Temptation and Condemnation Part Two

Temptation and Condemnation Part Two

By Fred Pruitt

 Temptation Is Not Sin

 Temptation and the necessity of it is one of the least understood aspects of our spiritual lives. That lack of understanding has been one of the greatest impediments to living an overcoming life in Christ for millions upon millions the world over. In contrast to that, probably many, maybe even the majority of believers, would say sin and sins are the greatest encumbrances to a holy or productive Spirit life. Whether that is the case or not, the precursor to anything we would call “sin” or “righteousness” would still have to be the experience of confronting temptation. It is the first stopping-off point on the road to any “movement” on our part, whether it be by thought, word or deed.

One of the great misconceptions we have about temptation, is that there is something wrong about me, if I am being tempted in a certain area. Now, the reason people think that is, for instance, if I had been a heroin addict in my past, I would be more likely to being pulled by heroin, as opposed to a person who had never been an addict. While that may be true, it does not mean I would be more likely to succumb to the temptation. We’ll cover that more, later. However, it is still very important to understand that temptation itself cannot be considered sin, even if there are some corresponding “feelings” or “mental cravings” that are sometimes stirred up in us when we experience pulls from various temptation.

Why is knowing the difference between temptation and sin that important? If anything, shouldn’t we be more sensitive to sin’s pulls, even repenting for stuff we thought was sin but wasn’t, instead of taking a chance we’re not repenting enough?

Well, to address every issue brought up in that question could keep us here until next spring, but at this point I’ll just hit on what majorly concerns us at the moment. And that simply is this: to believe we are “in sin” or “sinning” when we are not, puts the focus on ourselves (and whether we have sinned or not sinned), and takes us out of the “work” of the Spirit for the interim, because we’re inwardly blocked up. It’s the simple law of faith. What we take, takes us. If we believe a certain thing or activity to be “sin,” we in a sense “sin against ourselves” if we wind up doing or believing the “sinful” thing. That’s where Paul’s Rom 14:23 word comes in: “Whatsoever is not of faith is sin.”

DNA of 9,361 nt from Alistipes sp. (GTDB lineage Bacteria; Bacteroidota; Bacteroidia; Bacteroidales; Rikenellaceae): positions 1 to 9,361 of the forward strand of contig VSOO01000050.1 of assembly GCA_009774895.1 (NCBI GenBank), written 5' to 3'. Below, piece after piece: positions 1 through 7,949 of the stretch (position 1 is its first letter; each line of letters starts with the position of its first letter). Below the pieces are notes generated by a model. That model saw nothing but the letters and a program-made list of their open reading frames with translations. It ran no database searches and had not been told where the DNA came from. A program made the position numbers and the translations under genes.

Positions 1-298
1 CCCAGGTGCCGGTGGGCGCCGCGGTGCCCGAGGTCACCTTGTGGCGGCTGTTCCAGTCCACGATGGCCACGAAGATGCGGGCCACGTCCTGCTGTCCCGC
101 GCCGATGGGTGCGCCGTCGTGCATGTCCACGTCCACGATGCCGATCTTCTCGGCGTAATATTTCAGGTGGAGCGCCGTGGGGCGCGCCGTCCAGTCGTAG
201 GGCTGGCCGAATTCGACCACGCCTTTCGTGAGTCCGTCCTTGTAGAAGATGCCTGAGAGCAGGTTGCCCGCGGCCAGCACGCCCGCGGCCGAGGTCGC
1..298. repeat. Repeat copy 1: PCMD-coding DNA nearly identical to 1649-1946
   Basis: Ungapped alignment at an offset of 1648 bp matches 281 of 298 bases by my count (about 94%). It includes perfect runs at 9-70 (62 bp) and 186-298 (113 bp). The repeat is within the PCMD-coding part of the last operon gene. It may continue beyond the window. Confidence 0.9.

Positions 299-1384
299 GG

Notice in that chapter that God honors both weak and strong faiths. The subject is about eating meat that had been offered to idols. Some have no conscience against it because they know there are no other gods, so the blessing on the food for the idol-god’s sake is a moot point and they eat heartily. However, another brother, whose faith Paul called “weak,” cannot distinguish between the fact that the meat had actually been offered to idols (as if that was a real thing), but that it did no harm to the believers to eat it in faith. Since they could not see that, eating the meat truly was “sin” to them. And if “sin,” then in ourselves (never in God) there’s a bit of a dark pall because the enemy has come in on the heels of the banquet and has started up his cacophony of accusations and “I told you so’s.”

While we consider sin and sins to be our focus, which is exactly where the enemy would like to keep us at all times, we’re a bit absent from the Lord. Not from His side of things, but from ours. Fellowship, love, compassion, grace etc., are the only way the Father sees. No disturbance can come into that intimacy. It’s not a “rule,” it’s just the way it is. No disturbance of any kind whatsoever. That’s why there is no more consideration of sin, because sin cannot be there.